Look how the manipulation of our voting by Cambridge Analytica exposed by Christopher Wylie was essentially marginalized as irrelevant after it was exposed and you can begin to understand why Whistleblowers are reluctant to take such catastrophic risks for zero societal benefit. When asked in a Time article interview: “The Capabilities Are Still There.’ Why Cambridge Analytica Whistleblower Christopher Wylie Is Still Worried” what advice would he give to somebody who’s considering blowing the whistle? Wylie offered this response:
“Talk to a Lawyer. As obvious as that piece of advice is, this is something that whistleblowers almost never do. They jump to handing over stuff to journalists or they go public and they don’t think things through. You will be a far more effective whistleblower if you operate within a legal framework.”
Why did I feel the need to write about this here, possibly further scaring those who might be capable of supplying crucial evidence to expose the truth regarding the unfathomable “landslide” result of the 2019 General Election? It is really important to discuss the issues that might continue to cast doubt on the possibility of vote rigging and elaborate on the realities that negate such genuine concerns. This thread has also documented the fact that it is now really well recognized by Judges, MPs and the Electoral Commission that our current Electoral System remains wide open to fraud on an industrial scale.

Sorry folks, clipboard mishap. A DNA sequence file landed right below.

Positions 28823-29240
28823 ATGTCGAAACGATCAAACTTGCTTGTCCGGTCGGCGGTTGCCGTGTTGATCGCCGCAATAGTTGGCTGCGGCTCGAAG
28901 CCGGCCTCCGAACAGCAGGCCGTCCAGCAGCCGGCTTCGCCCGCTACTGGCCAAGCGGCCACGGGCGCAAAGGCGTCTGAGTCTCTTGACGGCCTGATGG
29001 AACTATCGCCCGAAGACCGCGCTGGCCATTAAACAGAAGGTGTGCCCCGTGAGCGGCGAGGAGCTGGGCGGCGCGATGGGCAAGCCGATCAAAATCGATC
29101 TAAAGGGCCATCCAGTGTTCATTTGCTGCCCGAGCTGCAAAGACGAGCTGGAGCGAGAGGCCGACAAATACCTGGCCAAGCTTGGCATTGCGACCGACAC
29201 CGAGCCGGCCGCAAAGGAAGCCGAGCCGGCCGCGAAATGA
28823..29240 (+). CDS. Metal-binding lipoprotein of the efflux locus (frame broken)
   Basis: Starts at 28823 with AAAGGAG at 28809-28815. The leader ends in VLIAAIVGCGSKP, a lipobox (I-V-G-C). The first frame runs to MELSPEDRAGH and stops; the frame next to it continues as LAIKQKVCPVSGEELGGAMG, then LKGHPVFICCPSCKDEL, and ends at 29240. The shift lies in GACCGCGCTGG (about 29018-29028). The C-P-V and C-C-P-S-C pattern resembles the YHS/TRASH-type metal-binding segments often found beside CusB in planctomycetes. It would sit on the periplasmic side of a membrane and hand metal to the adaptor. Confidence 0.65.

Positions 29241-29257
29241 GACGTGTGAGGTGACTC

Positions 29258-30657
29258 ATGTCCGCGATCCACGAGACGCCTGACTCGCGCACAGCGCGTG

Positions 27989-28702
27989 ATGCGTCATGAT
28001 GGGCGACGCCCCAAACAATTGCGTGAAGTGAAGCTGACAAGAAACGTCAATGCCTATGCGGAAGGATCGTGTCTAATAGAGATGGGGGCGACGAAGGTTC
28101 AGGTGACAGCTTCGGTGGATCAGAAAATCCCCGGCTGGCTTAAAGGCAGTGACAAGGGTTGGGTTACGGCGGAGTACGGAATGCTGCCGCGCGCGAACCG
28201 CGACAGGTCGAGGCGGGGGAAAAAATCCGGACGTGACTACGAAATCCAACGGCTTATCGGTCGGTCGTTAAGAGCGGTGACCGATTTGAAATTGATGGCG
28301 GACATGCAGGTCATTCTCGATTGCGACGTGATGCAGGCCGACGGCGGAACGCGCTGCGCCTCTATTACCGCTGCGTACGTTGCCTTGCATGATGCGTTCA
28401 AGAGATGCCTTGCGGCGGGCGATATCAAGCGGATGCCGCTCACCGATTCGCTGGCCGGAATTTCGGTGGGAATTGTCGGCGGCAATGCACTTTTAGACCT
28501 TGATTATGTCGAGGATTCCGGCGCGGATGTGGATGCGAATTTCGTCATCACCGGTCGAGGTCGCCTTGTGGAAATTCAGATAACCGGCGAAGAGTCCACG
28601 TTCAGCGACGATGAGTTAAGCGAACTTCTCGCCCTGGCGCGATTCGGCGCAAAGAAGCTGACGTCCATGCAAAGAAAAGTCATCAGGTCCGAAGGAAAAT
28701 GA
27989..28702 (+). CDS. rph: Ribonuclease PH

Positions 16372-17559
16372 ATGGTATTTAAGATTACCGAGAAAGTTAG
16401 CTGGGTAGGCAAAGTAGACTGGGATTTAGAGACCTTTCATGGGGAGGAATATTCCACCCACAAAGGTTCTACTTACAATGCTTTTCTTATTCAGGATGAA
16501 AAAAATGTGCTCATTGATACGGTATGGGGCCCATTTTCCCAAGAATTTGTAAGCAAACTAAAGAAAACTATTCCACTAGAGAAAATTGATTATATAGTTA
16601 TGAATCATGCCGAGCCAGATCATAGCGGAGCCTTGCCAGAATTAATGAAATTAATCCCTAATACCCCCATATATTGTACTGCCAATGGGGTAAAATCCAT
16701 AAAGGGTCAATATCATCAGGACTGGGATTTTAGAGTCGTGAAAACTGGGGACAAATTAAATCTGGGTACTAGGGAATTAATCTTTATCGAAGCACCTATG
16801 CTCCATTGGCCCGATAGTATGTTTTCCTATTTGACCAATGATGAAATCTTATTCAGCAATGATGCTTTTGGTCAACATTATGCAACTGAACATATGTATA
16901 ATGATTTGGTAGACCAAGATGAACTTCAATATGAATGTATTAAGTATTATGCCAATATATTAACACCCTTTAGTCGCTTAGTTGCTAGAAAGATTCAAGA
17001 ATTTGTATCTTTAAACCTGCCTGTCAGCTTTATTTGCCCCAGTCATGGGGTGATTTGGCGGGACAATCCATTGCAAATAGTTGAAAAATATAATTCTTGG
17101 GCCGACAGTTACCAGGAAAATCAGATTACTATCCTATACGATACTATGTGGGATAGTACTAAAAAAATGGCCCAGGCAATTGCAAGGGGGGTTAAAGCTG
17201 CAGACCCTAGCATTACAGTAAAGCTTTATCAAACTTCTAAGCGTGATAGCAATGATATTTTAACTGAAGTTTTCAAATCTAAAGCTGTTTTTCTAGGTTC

By highlighting these facts and bringing them to the attention of the wider public we increase the possibility that if a whistleblower were to emerge they would stand a far better chance of being believed rather than cast aside as a discredited troublemaker. That does not offer potential Whistleblowers a risk free path to recognition, but it does at least offer them the solid refuge of our support.
- This reply was modified 2 months ago by modbot.